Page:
Benefits of Ramadan
[ June 10, 2016 ]
Ramadan is a period of fasting, reflection, devotion, generosity and sacrifice observed by Muslims around the world. While major holidays of other faiths have largely become commercialized events, Ramadan retains its intense spiritual meaning.The word "Ramadan" comes from the Arabic root word for "parched thirst" and "sun-baked ground." It is expressive of the hunger and thirst felt by those who spend the month in fasting.
Ramadan is a very special time for Muslims, but the feelings and lessons we experience should stay with us throughout the year. In the Qur'an, Mu
As opposed to other holidays, when people often indulge, Ramadan is by nature a time of sacrifice.Through fasting, a muslim experiences hunger and thirst, and sympathizes with those in the world who have little to eat every day.Through increased devotion, Muslims feel closer to their creator, and recognize that everything we have in this life is a blessing from him.The month is given great importance by muslims who welcome and observe this month with all the reverence, prestige and dedication it deserves. The mosques are filled with people, the recitation of holy Quran takes place and people become charitable. In this month Muslims make special preparations to ask of forgiveness from Allah the Almighty and plead for his blessings and mercy.Through increased charity, muslims develop feelings of generosity and good-will toward others.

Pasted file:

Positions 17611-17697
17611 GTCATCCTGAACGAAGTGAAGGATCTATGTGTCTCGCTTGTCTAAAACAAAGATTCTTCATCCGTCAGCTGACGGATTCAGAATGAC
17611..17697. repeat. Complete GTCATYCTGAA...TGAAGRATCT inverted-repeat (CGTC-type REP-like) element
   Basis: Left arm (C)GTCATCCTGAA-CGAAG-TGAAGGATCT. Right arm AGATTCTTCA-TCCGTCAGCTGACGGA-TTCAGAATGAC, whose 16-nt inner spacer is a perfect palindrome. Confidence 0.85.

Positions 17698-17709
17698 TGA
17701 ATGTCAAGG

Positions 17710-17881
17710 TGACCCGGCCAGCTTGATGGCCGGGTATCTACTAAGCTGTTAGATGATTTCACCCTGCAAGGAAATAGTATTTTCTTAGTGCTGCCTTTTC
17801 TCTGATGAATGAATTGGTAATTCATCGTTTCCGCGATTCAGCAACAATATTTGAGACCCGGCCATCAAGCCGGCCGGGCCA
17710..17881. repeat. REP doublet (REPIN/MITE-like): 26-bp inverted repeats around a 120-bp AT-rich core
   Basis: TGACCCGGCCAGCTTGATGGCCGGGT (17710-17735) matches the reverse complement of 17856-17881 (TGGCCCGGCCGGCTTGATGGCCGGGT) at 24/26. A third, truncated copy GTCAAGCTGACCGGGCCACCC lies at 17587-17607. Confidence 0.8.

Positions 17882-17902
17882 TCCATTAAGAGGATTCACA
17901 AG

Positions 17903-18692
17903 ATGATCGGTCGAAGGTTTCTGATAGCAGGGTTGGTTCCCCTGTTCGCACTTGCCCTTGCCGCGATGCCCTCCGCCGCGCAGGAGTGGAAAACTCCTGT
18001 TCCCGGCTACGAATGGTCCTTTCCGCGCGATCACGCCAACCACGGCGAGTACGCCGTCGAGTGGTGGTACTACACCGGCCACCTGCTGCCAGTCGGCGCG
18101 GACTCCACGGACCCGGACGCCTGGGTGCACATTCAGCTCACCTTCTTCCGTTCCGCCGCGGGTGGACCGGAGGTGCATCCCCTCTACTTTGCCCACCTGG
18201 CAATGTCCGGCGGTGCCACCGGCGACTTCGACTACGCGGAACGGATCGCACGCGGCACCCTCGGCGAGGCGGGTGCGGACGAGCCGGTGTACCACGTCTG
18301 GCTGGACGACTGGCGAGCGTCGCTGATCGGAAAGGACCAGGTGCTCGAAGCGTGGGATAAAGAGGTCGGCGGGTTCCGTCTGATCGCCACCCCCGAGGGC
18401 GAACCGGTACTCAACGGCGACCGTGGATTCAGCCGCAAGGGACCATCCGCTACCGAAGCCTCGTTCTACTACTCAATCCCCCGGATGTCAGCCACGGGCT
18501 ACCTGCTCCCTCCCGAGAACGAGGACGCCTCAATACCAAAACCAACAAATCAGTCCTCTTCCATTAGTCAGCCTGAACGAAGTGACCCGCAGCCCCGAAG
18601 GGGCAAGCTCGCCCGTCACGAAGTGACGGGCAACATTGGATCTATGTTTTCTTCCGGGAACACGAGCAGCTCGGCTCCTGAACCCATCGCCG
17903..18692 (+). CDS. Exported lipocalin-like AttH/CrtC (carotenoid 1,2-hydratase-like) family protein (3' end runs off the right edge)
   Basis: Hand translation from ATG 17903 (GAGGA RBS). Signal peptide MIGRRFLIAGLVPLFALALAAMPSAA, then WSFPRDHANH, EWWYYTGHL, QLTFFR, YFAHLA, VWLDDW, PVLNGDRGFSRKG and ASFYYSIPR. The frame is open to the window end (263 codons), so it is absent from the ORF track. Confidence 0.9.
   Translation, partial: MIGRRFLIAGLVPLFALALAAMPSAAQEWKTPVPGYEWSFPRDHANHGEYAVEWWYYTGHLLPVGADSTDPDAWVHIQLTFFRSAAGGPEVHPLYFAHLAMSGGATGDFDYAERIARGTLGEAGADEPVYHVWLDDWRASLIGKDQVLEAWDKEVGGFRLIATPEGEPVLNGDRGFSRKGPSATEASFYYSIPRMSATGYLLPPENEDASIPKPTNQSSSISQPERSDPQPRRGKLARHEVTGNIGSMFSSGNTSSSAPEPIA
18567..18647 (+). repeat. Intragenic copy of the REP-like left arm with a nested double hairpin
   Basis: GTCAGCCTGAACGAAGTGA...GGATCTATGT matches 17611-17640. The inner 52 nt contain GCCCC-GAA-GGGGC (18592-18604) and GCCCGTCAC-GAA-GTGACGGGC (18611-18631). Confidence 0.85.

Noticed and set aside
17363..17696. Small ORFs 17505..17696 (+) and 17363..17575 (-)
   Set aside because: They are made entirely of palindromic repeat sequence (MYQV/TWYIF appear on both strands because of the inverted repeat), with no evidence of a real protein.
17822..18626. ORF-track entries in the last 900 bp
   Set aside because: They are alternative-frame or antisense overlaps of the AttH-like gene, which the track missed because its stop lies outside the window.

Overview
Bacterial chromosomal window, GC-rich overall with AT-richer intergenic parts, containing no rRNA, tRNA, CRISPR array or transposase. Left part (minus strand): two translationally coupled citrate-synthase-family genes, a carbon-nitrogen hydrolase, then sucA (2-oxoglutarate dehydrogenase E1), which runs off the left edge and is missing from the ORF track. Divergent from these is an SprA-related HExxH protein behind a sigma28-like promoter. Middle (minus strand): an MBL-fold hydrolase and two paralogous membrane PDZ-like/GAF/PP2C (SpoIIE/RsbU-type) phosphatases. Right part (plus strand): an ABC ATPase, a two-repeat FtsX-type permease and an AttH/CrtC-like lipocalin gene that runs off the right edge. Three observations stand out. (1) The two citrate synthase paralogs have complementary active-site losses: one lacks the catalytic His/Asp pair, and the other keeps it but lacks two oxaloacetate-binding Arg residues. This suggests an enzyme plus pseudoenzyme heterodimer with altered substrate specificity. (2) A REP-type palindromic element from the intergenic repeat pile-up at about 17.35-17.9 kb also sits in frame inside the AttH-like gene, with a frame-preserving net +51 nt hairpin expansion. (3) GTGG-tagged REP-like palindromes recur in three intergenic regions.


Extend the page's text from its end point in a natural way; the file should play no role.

The Prophet Muhammad (peace be upon him) once said, "A man's wealth is never diminished by charity." Through self-control, a muslim practices good manners, good speech, and good habits. Through changing routines, muslims have a chance to establish more healthy lifestyle habits -- particularly with regards to diet and smoking. Through family and community gatherings, muslims strengthen the bonds of brotherhood and sisterhood, in their own communities and throughout the world. Ramadan is a very special time for muslims, but the feelings and lessons we experience should stay with us throughout the year. In the holy Qur'an, muslims are commanded to fast so that they may "learn self-restraint" (Qur'an 2:183). This restraint and devotion is especially felt during Ramadan, but we all must strive to make the feelings and attitudes stay with us during our "normal" lives. That is the true goal and test of Ramadan. May Allah accept our fasting, forgive our sins, and guide us all to the sraight path. May Allah bless us all during Ramadan, and throughout the year, with his forgiveness, mercy, and peace, and bring us all closer to him and to each other.